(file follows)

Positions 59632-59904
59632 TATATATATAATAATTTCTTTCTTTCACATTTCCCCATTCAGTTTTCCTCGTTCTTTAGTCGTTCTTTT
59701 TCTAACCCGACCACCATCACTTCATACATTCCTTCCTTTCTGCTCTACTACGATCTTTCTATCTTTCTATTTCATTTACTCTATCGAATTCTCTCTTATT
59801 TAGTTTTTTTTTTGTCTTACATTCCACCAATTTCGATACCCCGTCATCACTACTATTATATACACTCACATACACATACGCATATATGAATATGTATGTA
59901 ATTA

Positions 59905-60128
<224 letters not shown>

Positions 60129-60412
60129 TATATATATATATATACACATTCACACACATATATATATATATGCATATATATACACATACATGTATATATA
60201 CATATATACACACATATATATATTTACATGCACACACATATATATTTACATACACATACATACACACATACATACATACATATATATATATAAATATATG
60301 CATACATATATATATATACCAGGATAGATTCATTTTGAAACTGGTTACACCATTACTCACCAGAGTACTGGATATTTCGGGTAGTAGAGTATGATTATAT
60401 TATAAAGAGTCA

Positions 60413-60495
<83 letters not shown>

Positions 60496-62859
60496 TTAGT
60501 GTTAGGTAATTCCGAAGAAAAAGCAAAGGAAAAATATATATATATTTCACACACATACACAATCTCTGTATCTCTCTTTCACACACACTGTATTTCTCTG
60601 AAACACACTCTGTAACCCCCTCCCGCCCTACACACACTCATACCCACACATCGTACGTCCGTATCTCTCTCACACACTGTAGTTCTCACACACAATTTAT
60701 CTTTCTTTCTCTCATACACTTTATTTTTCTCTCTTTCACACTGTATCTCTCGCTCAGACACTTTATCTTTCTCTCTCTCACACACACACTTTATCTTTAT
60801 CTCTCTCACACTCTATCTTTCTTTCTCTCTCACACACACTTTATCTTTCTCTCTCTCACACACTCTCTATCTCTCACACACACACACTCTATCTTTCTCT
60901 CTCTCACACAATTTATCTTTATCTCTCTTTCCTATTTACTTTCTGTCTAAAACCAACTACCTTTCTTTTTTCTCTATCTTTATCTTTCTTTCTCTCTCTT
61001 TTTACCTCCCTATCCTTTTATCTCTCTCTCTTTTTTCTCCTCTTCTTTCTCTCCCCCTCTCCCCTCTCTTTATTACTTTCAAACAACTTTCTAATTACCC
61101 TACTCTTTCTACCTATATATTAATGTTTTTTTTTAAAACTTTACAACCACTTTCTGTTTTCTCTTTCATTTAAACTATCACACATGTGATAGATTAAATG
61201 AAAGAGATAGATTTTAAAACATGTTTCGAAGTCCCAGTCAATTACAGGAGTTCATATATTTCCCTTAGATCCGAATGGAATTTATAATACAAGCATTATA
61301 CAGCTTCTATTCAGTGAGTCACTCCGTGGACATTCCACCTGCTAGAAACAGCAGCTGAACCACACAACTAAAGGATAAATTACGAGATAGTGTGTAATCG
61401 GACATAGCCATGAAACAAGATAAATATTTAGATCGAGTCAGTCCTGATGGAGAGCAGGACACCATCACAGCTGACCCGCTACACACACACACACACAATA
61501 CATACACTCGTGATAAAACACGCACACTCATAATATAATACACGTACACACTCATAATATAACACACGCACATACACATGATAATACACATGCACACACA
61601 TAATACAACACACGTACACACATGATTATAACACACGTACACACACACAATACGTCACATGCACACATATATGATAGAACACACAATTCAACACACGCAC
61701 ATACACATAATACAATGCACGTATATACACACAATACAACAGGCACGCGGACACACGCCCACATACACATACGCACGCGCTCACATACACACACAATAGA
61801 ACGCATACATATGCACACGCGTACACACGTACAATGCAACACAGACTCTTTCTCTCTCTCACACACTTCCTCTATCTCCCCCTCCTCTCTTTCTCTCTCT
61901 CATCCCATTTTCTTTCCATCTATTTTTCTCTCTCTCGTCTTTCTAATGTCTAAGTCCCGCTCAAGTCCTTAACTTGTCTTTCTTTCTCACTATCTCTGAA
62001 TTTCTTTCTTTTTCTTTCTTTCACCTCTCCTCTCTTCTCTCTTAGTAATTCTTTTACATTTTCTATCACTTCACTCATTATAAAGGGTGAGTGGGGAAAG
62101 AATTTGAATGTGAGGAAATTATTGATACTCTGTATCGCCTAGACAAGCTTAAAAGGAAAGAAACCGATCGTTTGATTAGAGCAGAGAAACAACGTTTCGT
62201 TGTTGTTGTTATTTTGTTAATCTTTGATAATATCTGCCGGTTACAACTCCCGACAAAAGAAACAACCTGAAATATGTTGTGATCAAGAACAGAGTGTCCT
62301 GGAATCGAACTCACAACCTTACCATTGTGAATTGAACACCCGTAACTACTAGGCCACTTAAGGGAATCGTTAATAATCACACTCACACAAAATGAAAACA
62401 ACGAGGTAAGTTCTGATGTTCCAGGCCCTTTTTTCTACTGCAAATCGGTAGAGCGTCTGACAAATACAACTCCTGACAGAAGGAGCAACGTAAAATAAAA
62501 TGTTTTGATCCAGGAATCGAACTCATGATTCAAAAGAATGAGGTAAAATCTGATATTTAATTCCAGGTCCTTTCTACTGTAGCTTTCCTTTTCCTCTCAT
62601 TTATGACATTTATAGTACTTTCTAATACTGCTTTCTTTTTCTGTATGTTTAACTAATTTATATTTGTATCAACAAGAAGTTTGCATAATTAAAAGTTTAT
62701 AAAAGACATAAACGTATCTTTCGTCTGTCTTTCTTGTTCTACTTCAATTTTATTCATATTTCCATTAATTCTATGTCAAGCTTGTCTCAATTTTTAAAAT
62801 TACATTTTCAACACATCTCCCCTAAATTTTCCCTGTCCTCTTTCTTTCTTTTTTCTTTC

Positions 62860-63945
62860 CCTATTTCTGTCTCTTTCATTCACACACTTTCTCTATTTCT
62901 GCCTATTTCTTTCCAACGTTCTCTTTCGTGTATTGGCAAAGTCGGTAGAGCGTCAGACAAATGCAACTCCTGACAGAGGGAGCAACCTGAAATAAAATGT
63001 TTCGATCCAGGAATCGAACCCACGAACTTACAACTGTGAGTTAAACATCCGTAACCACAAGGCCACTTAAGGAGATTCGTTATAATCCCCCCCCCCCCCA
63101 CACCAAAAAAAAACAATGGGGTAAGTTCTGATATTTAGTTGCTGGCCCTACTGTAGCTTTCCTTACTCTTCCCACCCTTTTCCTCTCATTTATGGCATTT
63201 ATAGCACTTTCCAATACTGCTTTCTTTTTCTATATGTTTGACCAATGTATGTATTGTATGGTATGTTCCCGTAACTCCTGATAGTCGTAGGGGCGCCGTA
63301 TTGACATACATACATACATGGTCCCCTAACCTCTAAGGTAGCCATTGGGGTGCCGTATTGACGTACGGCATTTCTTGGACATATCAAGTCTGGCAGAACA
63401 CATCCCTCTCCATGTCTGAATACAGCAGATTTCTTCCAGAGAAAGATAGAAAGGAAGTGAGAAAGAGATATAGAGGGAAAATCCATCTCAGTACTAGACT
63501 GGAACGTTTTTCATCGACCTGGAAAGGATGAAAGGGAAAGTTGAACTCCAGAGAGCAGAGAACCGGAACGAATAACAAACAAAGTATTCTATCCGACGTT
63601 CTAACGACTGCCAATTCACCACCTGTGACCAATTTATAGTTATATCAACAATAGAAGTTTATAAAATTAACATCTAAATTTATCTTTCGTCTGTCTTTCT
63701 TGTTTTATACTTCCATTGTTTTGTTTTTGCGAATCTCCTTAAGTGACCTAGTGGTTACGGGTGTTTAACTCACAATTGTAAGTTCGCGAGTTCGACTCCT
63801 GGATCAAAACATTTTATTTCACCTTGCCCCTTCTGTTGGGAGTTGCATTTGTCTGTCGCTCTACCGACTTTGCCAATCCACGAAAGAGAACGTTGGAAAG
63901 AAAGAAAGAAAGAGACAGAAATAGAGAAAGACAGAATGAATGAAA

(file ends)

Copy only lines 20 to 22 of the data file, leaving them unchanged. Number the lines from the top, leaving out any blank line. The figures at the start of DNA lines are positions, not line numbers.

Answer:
60801 CTCTCTCACACTCTATCTTTCTTTCTCTCTCACACACACTTTATCTTTCTCTCTCTCACACACTCTCTATCTCTCACACACACACACTCTATCTTTCTCT
60901 CTCTCACACAATTTATCTTTATCTCTCTTTCCTATTTACTTTCTGTCTAAAACCAACTACCTTTCTTTTTTCTCTATCTTTATCTTTCTTTCTCTCTCTT
61001 TTTACCTCCCTATCCTTTTATCTCTCTCTCTTTTTTCTCCTCTTCTTTCTCTCCCCCTCTCCCCTCTCTTTATTACTTTCAAACAACTTTCTAATTACCC